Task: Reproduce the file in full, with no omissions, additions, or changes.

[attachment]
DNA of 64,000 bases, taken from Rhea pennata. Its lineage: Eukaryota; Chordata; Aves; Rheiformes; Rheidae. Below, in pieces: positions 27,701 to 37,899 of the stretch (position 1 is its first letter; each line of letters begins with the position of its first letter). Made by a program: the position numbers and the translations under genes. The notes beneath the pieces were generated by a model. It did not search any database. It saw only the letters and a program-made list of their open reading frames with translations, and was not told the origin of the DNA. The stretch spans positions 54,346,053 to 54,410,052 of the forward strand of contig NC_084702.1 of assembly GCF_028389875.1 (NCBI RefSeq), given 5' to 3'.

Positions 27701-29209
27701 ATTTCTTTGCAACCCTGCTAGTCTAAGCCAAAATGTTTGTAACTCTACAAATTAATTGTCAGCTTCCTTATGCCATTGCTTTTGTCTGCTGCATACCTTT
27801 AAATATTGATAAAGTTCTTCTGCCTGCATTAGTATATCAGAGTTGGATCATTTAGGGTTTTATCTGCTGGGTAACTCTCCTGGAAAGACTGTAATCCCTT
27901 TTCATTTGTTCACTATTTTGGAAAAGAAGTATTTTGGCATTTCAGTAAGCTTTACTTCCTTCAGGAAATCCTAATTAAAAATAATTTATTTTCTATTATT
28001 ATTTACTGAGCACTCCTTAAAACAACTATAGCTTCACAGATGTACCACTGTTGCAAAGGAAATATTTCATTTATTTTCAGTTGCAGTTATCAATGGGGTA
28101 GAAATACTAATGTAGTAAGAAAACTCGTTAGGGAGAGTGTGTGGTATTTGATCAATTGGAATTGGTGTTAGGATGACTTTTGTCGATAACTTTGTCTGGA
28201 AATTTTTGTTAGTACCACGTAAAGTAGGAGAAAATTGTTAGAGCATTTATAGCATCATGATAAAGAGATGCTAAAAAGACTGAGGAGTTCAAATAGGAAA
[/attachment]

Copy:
DNA of 64,000 bases, taken from Rhea pennata. Its lineage: Eukaryota; Chordata; Aves; Rheiformes; Rheidae. Below, in pieces: positions 27,701 to 37,899 of the stretch (position 1 is its first letter; each line of letters begins with the position of its first letter). Made by a program: the position numbers and the translations under genes. The notes beneath the pieces were generated by a model. It did not search any database. It saw only the letters and a program-made list of their open reading frames with translations, and was not told the origin of the DNA. The stretch spans positions 54,346,053 to 54,410,052 of the forward strand of contig NC_084702.1 of assembly GCF_028389875.1 (NCBI RefSeq), given 5' to 3'.

Positions 27701-29209
27701 ATTTCTTTGCAACCCTGCTAGTCTAAGCCAAAATGTTTGTAACTCTACAAATTAATTGTCAGCTTCCTTATGCCATTGCTTTTGTCTGCTGCATACCTTT
27801 AAATATTGATAAAGTTCTTCTGCCTGCATTAGTATATCAGAGTTGGATCATTTAGGGTTTTATCTGCTGGGTAACTCTCCTGGAAAGACTGTAATCCCTT
27901 TTCATTTGTTCACTATTTTGGAAAAGAAGTATTTTGGCATTTCAGTAAGCTTTACTTCCTTCAGGAAATCCTAATTAAAAATAATTTATTTTCTATTATT
28001 ATTTACTGAGCACTCCTTAAAACAACTATAGCTTCACAGATGTACCACTGTTGCAAAGGAAATATTTCATTTATTTTCAGTTGCAGTTATCAATGGGGTA
28101 GAAATACTAATGTAGTAAGAAAACTCGTTAGGGAGAGTGTGTGGTATTTGATCAATTGGAATTGGTGTTAGGATGACTTTTGTCGATAACTTTGTCTGGA
28201 AATTTTTGTTAGTACCACGTAAAGTAGGAGAAAATTGTTAGAGCATTTATAGCATCATGATAAAGAGATGCTAAAAAGACTGAGGAGTTCAAATAGGAAA